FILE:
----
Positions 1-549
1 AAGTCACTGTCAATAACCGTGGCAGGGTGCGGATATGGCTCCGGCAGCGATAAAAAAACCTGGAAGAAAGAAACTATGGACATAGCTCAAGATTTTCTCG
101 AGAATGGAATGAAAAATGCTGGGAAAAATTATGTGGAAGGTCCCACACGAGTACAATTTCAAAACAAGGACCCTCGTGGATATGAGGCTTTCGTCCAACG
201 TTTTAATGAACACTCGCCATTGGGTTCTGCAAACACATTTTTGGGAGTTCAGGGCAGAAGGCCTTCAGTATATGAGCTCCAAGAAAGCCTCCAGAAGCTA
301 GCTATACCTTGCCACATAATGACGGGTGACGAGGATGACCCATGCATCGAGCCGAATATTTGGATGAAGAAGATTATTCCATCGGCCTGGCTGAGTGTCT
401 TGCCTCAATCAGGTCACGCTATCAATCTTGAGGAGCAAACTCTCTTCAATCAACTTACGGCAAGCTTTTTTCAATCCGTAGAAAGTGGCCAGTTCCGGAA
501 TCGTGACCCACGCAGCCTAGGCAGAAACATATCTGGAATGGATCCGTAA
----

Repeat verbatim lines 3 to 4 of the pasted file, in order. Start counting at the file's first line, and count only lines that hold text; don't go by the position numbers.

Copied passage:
101 AGAATGGAATGAAAAATGCTGGGAAAAATTATGTGGAAGGTCCCACACGAGTACAATTTCAAAACAAGGACCCTCGTGGATATGAGGCTTTCGTCCAACG
201 TTTTAATGAACACTCGCCATTGGGTTCTGCAAACACATTTTTGGGAGTTCAGGGCAGAAGGCCTTCAGTATATGAGCTCCAAGAAAGCCTCCAGAAGCTA